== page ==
WELL KNOWN TRADE MARKSß Section 2(1) (zg) of TM Act of 1999. (zg) Well known trade mark in relation to any goods or services, means a mark which has become so to the substantial segment of the public which uses such goods or receives such services that the use of such mark in relation to other goods or services would be likely to be taken as indicating a connection in the course of trade or rendering of services between those goods or services and a person using the mark in relation to the first-mentioned goods or services. Example: TATA, Coco Cola, Frooti, Bata enjoys an Frooti, unparalleled reputation and goodwill and has acquired the status of a "well known" trademark.
GROUNDS OF REFUSALß Sections 9- 17 of Trademark Act of 1999, deal with the conditions, under which a Trade Mark can be refused registration.ß If an application for the registration of a Trade Mark denotes any of the characteristics, mentioned under the following categories, it will not be registered as a Trade Mark. These are the most important sections, which need to be considered for registering a mark.ß The Absolute Grounds (section 9)ß The Relative Grounds (section 11).ß Based on an understanding of these grounds, the following marks may not be able to get registration under the Trade Marks Act:ß A Mark which is devoid of any distinctive character ( which is incapable of distinguishing the goods or services of one person from that of another),
ß A Mark which is likely to deceive or cause confusion,ß A Mark which is contrary to any law for the time being in force,ß A Mark which is phonetically similar to any existing registered mark,ß A Mark which is deceptively similar to any existing registered mark,ß A Mark which is identical to any existing registered mark,ß A Mark which contains scandalous /obscene matter,ß A Mark which is likely to hurt the religious sentiments of a particular class of the society,ß A Mark which is disentitled to protection in court, andß A Mark whose use is prohibited under the Emblems and names (Prevention of Improper Use) Act, 1950.
PROCEDURE FOR AND DURATION OF REGISTRATIONß Section 18 -Application for registration.ß Every application under sub-section (1) shall be filed in the office of the Trade Marks Registry within whose territorial limits the principal place of business in India of the applicant or in the case of joint applicants the principal place of business in India of the applicant whose name is first mentioned in the application as having a place of business in India, is situate.ß 19. Withdrawal of acceptanceß Where, after the acceptance of an application for registration of a trade mark but beforeß its registration, the Registrar is satisfied –ß (a) that the application has been accepted in error; or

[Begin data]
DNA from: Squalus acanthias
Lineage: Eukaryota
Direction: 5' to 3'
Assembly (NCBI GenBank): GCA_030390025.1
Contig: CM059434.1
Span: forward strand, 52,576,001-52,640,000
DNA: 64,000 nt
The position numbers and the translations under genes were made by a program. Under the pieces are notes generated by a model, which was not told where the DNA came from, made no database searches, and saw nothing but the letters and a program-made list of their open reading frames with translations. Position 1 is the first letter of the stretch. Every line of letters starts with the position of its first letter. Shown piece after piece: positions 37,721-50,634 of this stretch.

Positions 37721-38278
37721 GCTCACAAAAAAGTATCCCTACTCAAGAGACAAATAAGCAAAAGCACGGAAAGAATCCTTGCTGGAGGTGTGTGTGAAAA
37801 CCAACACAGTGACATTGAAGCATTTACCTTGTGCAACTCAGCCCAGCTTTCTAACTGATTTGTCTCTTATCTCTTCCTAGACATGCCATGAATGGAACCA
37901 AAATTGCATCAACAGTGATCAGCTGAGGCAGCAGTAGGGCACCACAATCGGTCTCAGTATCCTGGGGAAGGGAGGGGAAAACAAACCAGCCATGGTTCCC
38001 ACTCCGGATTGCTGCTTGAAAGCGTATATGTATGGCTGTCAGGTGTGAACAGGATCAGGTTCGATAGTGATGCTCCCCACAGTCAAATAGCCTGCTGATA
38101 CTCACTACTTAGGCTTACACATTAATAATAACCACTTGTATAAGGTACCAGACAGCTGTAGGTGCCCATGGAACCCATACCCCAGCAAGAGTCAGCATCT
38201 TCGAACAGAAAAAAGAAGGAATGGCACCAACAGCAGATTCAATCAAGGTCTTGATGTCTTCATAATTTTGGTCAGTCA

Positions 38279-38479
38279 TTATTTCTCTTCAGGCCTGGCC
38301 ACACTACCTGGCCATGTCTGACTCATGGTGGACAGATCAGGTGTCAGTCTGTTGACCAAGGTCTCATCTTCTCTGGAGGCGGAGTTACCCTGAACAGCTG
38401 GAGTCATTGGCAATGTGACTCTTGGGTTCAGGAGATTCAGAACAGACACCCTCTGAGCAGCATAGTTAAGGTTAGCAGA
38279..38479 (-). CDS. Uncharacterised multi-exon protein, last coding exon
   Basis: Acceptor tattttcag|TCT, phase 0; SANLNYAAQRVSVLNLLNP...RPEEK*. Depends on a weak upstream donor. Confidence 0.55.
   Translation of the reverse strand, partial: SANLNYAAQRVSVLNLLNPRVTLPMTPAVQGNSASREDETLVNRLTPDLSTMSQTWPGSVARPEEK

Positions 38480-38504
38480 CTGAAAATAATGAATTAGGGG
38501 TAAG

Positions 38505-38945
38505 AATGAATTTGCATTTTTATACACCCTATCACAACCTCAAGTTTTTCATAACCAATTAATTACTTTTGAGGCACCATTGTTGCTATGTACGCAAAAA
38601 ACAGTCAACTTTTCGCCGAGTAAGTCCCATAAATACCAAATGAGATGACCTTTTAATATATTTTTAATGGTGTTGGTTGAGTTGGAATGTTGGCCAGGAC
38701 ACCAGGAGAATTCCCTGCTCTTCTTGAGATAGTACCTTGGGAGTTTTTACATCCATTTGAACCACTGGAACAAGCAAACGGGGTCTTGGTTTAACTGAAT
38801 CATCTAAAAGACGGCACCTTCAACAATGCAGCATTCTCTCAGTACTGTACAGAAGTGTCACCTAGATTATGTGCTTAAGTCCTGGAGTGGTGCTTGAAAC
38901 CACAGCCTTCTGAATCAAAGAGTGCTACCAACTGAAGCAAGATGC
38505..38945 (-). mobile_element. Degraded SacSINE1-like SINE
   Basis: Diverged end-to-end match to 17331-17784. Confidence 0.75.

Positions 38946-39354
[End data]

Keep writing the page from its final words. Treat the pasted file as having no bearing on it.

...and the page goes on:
ß (b) that in the circumstances of the case the trade mark should not be registered. Or should be registered subject to conditions or limitations or to conditions additional to or different from the conditions or limitations subject to which the application has been accepted, the Registrar may, after hearing the applicant if he so desires, withdraw the acceptance and proceed as if the application had not been accepted.]ß 20. Advertisement of applicationß (1) When an application for registration of a trade mark has been accepted, whether absolutely or subject to conditions or limitations, the Registrar shall, as soon as may be after acceptance, cause the application as accepted together with the conditions or limitations, if any, subject to which it has been accepted, to be advertised in the prescribed manner:
Section 21. Opposition to registration(1) Any person may, within three months from the date of the advertisement or re-advertisement of an application for registration or within such further period, not exceeding one month in the aggregate, as the Registrar, on application made to him in the prescribed manner and on payment of the prescribed fee, allows, give notice in writing in the prescribed manner to the Registrar, of opposition to the registration. (2) The Registrar shall serve a copy of the notice on the applicant for registration and, within two months from the receipt by the applicant of such copy of the notice of opposition, the applicant shall send to the Registrar in the prescribed counterstatement of the grounds on which he relies for his application, and if he does not do so he shall be deemed to have abandoned his application.
Section 25. Duration, renewal, removal and restoration of registrationß (1) The registration of a trade mark, after the commencement of this Act, shall be for a period of ten years, but may be renewed from time to time in accordance with the provisions of this section.ß (2) The Registrar shall, on application made by the registered proprietor of a trade mark in the prescribed manner and within the prescribed period and subject to payment of the prescribed fee, renew the registration of the trade mark for a period of ten years from the date of expiration of the original registration or of the last renewal of registration, as the case may be (which date is in this section referred to as the expiration of the last registration).
Section 25. Duration, renewal, removal and restoration of registrationß Where a trade mark has been removed from the register for non-payment of the prescribed fee, the Registrar shall, after six months and within one year from the expiration of the last registration of the trade mark, on receipt of an application in the prescribed form and on payment of the prescribed fee, if satisfied that it is just so to do, restore the trade mark to the register and renew the registration of the trade mark either generally or subject to such conditions or limitations as he thinks fit to impose, for a period of ten years from the expiration of the last registration.